June 24, 1999
APPEAL FROM McMINN COUNTY, HON. EARL H. HENLEY, CHANCELLOR
AFFIRMED IN PART; REVERSED IN PART; and REMANDED
FOR THE APPELLANTS:
JOHN W. CLEVELAND OF SWEETWATER
FOR THE APPELLEES:
JON G. ROACH OF KNOXVILLE
The Englewood Citizens for Alternate B appeal the decision of the McMinn County Chancery Court to dismiss their complaint against the Town of Englewood, it's mayor, Ed Simpson, and three of its commissioners, Amos Brock, Robert Middleton, and Elizabeth Raper. The Englewood Citizens group sought to challenge the town commission's selection of a route for a highway construction project.
At a special meeting on December 12, 1996, the Board of Commissioners for the Town of Englewood agreed to endorse Alternate A in a letter that would be sent by the commissioners to the Tennessee Department of Transportation. The town commission chose the existing route through Englewood for a construction project to widen U.S. 411 from a two lane road into a four lane road. A second choice for the improvement of U.S. 411 is a route which would bypass the town completely; this route is known as Alternate B, and is proposed as the better route by the Englewood Citizens for Alternate B.
Two votes were taken on the motion to send the letter endorsing Alternate A. Because Commissioners Raper and Middleton own property along Alternate A, the mayor believed their ownership could cause a conflict of interest for the commissioners if they were to receive money from the state for their property in order to improve U.S. 411. In both votes, the commission approved Alternate A with Commissioners Raper and Middleton abstaining in the second vote.
After the vote, the Englewood Citizens group filed suit against the town and its commissioners for declaratory and injunctive relief contending: 1) the town violated the Tennessee Open Meetings Act with its December 12, 1996, meeting; 2) the mayor and certain town commissioners have an impermissible conflict of interest in the selection of the route for a state highway; and 3) the selection of that route by the town commissioners was arbitrary, capricious, and against the public interest.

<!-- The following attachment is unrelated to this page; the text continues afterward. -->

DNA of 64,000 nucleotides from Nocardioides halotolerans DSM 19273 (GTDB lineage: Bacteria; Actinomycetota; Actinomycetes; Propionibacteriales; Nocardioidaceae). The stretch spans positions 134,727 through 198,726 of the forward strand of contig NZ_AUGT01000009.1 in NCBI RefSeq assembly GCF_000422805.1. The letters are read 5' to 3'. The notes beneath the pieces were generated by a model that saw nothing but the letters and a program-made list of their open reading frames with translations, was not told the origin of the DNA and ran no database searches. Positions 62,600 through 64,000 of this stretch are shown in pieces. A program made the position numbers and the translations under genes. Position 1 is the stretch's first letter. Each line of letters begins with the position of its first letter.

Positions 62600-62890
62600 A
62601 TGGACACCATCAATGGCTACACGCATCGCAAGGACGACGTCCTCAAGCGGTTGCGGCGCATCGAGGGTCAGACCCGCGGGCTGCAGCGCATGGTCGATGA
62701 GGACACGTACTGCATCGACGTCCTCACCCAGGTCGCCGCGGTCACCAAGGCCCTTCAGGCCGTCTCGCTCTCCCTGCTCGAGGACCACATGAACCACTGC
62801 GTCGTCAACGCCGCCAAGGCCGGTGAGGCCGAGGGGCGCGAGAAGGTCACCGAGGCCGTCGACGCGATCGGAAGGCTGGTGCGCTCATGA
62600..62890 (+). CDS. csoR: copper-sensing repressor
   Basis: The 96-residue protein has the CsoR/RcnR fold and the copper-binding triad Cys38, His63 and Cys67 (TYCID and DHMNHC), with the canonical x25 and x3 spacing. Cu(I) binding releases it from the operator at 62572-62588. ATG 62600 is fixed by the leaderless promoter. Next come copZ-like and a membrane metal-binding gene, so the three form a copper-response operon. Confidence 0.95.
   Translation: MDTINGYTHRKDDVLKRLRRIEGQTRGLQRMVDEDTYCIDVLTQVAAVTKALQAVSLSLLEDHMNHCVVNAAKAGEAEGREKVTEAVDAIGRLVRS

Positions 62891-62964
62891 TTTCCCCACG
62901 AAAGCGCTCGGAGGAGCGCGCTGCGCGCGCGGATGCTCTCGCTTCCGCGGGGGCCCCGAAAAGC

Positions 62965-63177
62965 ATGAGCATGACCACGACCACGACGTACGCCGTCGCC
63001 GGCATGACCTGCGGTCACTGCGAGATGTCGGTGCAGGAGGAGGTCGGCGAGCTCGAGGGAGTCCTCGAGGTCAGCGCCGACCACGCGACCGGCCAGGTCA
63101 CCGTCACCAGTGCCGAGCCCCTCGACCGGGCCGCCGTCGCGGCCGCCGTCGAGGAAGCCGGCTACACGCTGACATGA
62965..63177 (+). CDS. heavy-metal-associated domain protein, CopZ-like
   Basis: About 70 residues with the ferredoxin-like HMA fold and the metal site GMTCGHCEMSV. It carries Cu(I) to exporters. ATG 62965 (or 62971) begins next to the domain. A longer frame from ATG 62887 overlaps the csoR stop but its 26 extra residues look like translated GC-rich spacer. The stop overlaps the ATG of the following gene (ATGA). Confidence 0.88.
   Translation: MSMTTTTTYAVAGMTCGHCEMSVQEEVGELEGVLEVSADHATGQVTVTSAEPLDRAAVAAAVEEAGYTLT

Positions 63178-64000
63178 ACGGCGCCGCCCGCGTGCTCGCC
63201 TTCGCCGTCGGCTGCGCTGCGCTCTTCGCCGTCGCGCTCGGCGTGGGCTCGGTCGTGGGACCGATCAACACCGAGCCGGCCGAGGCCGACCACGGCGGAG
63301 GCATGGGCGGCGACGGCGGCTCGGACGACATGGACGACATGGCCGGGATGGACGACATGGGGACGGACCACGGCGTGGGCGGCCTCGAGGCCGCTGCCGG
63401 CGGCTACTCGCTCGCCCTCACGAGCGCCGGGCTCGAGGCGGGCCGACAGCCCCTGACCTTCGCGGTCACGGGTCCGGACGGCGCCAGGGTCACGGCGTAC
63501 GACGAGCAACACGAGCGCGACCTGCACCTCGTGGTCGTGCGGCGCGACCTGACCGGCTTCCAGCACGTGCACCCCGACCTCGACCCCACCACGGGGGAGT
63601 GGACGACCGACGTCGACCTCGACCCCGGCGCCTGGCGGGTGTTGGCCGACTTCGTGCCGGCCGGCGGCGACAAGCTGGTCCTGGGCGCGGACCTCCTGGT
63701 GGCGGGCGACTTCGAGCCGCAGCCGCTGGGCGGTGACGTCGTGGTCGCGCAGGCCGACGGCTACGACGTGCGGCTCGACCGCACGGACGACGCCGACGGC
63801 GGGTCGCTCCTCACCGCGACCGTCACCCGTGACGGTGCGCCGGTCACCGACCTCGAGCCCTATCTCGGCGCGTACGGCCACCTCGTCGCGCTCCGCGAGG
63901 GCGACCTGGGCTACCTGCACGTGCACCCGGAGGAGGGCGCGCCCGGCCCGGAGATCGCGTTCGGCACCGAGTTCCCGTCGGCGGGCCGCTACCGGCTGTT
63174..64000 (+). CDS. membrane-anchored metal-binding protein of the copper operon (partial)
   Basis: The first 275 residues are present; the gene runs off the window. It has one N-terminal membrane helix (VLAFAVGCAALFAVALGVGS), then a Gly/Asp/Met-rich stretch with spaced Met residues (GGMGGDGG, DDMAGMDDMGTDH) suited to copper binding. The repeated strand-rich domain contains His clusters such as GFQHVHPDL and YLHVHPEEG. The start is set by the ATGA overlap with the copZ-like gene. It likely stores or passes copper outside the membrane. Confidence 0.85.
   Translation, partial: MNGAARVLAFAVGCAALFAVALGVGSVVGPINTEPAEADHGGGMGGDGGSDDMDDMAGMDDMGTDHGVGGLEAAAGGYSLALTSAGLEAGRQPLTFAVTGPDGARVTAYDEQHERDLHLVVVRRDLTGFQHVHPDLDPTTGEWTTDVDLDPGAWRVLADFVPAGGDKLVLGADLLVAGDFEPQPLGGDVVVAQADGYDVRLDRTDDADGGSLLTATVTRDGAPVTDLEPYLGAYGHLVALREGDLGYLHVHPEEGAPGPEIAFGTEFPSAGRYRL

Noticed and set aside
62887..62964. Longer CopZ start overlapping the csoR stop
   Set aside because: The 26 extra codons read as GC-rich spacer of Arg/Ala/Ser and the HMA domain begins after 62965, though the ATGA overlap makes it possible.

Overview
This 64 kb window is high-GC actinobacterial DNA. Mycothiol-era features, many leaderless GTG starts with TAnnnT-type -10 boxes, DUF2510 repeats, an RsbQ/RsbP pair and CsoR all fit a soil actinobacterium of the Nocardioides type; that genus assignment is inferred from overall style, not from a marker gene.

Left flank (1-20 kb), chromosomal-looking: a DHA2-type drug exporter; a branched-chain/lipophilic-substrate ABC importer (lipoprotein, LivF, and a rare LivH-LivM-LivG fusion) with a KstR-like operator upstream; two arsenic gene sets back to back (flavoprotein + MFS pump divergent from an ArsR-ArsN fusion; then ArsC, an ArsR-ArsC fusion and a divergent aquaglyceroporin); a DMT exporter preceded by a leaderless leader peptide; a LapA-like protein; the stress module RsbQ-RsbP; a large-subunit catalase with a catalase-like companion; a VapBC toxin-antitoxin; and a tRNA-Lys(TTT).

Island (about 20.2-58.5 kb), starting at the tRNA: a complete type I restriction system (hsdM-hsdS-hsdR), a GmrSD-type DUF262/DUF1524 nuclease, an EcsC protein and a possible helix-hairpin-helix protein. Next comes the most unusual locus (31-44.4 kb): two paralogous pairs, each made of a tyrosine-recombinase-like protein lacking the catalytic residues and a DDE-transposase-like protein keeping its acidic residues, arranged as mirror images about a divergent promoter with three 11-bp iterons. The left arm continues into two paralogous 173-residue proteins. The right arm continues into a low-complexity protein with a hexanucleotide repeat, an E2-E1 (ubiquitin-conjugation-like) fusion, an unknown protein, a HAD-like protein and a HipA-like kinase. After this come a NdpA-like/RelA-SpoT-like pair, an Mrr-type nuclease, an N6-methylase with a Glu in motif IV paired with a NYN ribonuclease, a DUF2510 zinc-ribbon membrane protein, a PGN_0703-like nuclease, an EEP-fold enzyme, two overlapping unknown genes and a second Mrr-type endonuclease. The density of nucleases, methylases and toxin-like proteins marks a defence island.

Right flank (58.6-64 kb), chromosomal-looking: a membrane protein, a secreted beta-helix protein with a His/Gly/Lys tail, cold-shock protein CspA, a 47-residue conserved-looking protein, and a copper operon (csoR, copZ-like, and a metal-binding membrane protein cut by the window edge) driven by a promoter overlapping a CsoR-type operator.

On December 29, 1997, the Chancery Court dismissed the Englewood Citizens' first cause of action with respect to the violation of the Tennessee Open Meetings Act. The Englewood Citizens group claimed that the notice given by the mayor and the commissioners was inadequate, and, therefore, in violation of T.C.A. 8-44-103. The Chancellor thought differently, ruling that the notice provided by the town was reasonable under the circumstances.
The town recorder testified at trial that notice for the Thursday, December 12, meeting was posted on Tuesday, December 10, at the local post office, city hall, and Valley Bank. Additionally, the city recorder stated that she faxed a copy of the notice to the Daily Post Athenian newspaper for publication. Nothing in the record, however, indicates that the notice actually ran in the paper.
The Chancery Court dismissed the Englewood Citizens' second and third causes of action on February 5, 1998. The Court ruled that there was not a conflict of interest sufficient enough to keep the commission from making its determination. As for the third cause of action, the Chancery Court felt it was without authority to challenge the town commission's act because it was a legislative process. As the Court stated: "That's — although I have no authority whatsoever in saying which is the best route to take. That's for the city commission to make for themselves. That's a governmental process that a court doesn't — a legislative process that a court cannot interfere with." Nevertheless, the Chancery Court went on to find that the selection of the existing route for the improvements was reasonable because that is where the road is now located.
The Englewood Citizens group filed their notice of appeal on February 26, 1998, raising three issues on appeal:
1) whether the Town of Englewood, its mayor and commissioners violated and continue to violate the open meetings law by refusing to give adequate public notice of their meetings;
2) whether the Town of Englewood, its mayor and commissioners violated the conflict of interest statutes, T.C.A. 6-54-107(b) and 12-4-101(b) by their interest in real property indirectly involved in contracts necessary to their official action; and
3) whether the Chancellor erred in dismissing the third count of the appellants' complaint without providing appellants an opportunity to be heard.
The Town of Englewood added two issues of its own for this appeal:
1) whether the plaintiff has standing to bring an action under or pursuant to T.C.A. 6-54-107 or T.C.A. 12-4-101; and
2) whether there exists a justiciable controversy entitling plaintiffs to seek relief pursuant to the declaratory judgment act T.C.A. 29-14-101 et seq.
I. Open Meetings Act